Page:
- Artificial intelligence is powering many medical innovations targeting COVID-19, including vaccines, tests, and treatments.
- Zoom and other video services are booming as the world goes remote under pandemic lockdown.
- Gamers who have more spare time with other entertainment options shut down can turn to powerful new consoles and exciting titles launched this year.
La Bicicleta Vermella / Getty Images
There’s no part of the world that hasn’t been changed by the coronavirus pandemic, and the tech world is no different. No surprise, then, that most of our top 10 stories for this year have to do with the virus.
AI Powers Coronavirus Research
Artificial intelligence has long been touted as the answer to all of life’s problems, but this year, the technology hit its stride as the engine behind many medical innovations targeting COVID-19. Scientists are using AI to process vast quantities of information to find coronavirus vaccines or treatments and improve diagnoses. Apps powered by AI could detect coronavirus infections utilizing the sound of speaking or coughing.
We All Live on Zoom Now
Before the terrible year that was 2020, videoconferencing was a geeky business tool. Now, of course, everything from school to work meetings to birthdays take place on Zoom and its competitors. Criminals are being prosecuted on video. There’s even Zoom fatigue.
Streaming Gets Even Bigger
Netflix, AppleTV+, Disney+, the list goes on and on. With millions stuck at home, streaming entertainment is skyrocketing, yet employment in the movie industry is still down. Next year, some movies will even come out on streaming services at the same time they’re released in theaters.
Gamers Hunker Down During Pandemic
There’s never been a better time to be a gamer or a game developer than during the pandemic. Sales are up and new consoles from Sony and Microsoft are hitting shelves, even if some of them are being stolen before they get to people. A vast array of exciting new games was released this year ranging from The Last of Us: Part II to Animal Crossing: New Horizons.
VR Goes Mainstream
Virtual reality was a distant promise for decades, but when goggles arrived for mainstream use in recent years the reality was kind of “meh.” Video wasn’t that sharp and its uses were limited. Enter 2020, when great new headsets arrived and everyone needed an escape. Theater companies are also hopping onto the virtual bandwagon now that live performances are shut down. Businesses are even experimenting with holding meetings in virtual spaces.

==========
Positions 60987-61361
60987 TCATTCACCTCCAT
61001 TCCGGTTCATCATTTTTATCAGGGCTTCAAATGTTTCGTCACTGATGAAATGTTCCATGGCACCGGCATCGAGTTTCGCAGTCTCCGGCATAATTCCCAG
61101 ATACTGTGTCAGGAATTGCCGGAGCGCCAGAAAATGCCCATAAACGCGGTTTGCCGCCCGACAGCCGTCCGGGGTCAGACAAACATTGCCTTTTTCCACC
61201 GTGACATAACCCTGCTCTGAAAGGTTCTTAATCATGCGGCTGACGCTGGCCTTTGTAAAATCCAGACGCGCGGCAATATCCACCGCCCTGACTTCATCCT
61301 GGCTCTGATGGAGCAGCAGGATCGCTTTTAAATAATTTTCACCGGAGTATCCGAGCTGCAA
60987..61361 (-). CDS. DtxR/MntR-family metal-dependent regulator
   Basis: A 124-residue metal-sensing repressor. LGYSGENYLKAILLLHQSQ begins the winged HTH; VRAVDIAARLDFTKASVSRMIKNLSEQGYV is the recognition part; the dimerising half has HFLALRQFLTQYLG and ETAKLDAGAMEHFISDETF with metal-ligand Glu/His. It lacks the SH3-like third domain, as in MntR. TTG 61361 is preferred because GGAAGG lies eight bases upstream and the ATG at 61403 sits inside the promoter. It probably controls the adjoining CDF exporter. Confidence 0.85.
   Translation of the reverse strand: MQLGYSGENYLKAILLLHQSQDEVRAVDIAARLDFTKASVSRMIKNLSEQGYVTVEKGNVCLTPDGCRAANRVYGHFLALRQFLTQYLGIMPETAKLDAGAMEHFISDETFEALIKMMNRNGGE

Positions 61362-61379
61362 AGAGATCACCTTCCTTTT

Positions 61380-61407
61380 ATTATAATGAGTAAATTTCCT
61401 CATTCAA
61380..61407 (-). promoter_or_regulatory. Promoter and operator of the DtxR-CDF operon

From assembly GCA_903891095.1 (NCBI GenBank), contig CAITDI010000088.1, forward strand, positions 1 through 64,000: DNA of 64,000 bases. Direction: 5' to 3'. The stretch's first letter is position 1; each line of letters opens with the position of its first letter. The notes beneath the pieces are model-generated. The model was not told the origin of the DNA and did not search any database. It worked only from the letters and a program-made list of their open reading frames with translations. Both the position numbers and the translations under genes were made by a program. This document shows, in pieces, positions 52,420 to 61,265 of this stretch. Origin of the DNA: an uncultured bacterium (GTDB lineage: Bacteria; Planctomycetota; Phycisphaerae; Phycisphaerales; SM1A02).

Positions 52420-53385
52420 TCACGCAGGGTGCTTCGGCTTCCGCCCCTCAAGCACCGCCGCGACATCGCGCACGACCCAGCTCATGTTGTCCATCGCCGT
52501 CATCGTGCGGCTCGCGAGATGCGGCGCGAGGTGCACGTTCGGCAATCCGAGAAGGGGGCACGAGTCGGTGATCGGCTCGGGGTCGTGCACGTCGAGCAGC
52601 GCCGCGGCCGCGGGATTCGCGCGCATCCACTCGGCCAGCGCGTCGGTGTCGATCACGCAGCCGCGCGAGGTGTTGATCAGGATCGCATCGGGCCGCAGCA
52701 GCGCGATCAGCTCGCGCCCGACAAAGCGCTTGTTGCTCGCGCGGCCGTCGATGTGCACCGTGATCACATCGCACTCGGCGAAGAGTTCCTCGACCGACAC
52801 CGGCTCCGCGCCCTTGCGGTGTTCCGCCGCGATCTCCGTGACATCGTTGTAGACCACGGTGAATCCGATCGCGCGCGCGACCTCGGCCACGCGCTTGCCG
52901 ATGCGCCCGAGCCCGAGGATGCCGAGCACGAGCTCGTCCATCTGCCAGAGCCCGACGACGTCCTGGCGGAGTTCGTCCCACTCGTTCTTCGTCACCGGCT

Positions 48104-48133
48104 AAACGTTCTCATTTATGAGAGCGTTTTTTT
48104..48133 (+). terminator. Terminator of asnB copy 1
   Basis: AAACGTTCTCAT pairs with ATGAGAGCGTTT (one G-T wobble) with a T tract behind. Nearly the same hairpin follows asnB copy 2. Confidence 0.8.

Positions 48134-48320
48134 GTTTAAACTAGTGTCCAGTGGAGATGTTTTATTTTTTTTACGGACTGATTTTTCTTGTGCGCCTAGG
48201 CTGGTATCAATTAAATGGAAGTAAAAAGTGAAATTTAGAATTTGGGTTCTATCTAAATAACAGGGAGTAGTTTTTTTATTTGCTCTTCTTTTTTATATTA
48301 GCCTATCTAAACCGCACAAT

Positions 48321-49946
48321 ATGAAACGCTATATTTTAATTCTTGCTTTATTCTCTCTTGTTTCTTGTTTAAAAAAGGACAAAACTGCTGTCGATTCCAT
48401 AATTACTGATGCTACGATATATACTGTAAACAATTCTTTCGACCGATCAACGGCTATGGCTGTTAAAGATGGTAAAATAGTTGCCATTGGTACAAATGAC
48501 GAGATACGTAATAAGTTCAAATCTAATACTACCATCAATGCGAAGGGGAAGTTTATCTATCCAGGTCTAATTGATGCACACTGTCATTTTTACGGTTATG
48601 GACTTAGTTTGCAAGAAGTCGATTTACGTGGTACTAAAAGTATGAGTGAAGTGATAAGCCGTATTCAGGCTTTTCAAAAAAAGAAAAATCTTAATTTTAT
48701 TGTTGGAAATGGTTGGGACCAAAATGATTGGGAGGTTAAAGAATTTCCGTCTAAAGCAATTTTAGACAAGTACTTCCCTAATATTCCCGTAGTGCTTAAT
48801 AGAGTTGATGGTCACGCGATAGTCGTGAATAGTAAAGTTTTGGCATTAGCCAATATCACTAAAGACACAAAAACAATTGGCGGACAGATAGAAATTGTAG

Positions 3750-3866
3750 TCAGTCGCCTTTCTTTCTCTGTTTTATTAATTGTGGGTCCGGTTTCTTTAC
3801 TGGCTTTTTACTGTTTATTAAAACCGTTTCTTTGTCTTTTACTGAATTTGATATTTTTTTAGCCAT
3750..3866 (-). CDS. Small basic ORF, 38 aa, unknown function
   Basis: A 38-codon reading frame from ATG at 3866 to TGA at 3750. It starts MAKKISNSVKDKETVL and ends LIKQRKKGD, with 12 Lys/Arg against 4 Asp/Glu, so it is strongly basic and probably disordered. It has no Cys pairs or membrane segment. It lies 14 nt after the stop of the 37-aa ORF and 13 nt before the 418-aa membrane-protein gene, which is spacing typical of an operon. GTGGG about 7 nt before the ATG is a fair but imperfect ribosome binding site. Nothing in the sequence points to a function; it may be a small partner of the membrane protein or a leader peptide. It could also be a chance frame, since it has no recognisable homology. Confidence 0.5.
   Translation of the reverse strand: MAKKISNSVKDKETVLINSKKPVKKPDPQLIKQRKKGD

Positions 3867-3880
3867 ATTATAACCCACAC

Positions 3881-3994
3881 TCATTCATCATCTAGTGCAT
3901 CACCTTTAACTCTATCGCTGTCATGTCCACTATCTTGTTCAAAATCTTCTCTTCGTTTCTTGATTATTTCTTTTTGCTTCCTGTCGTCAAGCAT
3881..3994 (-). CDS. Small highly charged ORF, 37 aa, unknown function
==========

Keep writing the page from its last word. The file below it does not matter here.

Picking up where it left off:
Everyone’s Reading Ebooks
What’s better than curling up with a good book? How about snuggling up with a book that isn’t covered in lethal COVID-19? It’s true that you’re unlikely to get the virus from touching a surface, but there’s absolutely no risk involved when you download an ebook and don’t even have to leave your home. Sales of digital books are through the roof, too.
Uber Goes off the Road
If 2019 was the year that the term “Uber” was firmly established as a verb, then 2020 was when the company hit the brakes. Maybe it’s because people are staying home a lot more, but the company is reporting steep declines in revenue. Also, don’t expect to hail a flying taxi anytime soon.
Airbnb Beats the Odds
When the pandemic hit, everyone counted the home-for-rent site Airbnb out of the game. After all, with travel curtailed, there would be no reason for travelers to stay in their properties, right? Oh, so wrong. It turns out that a lot of people needed staycations during and between lockdowns. Airbnb hit $100 billion this week in its first day of trading.
Government Attacks Big Tech
Zuck is on the defensive. Governments seem to think that his globe-spanning multibillion-dollar company is a monopoly. It’s not good when your company is facing an international tsunami of lawsuits. Also, Apple, Google, and Amazon may be too big for some legislators’ tastes.
Apple Defies Global Recession
The pandemic may have created economic disaster around the world, but you wouldn’t know that from looking at Apple’s new $549 Airpods Max. The wireless cans were just unveiled, but they’re already back-ordered until March. Also making news was the well-reviewed $1,099 iPhone 12 Pro Max, and for the less wealthy, the $399 iPhone SE is renewing people’s love of all things small.
It’s been a wild year both for technology and the rest of the world. Here’s hoping that 2021 will bring tech great stories that don’t have anything to do with epidemiology.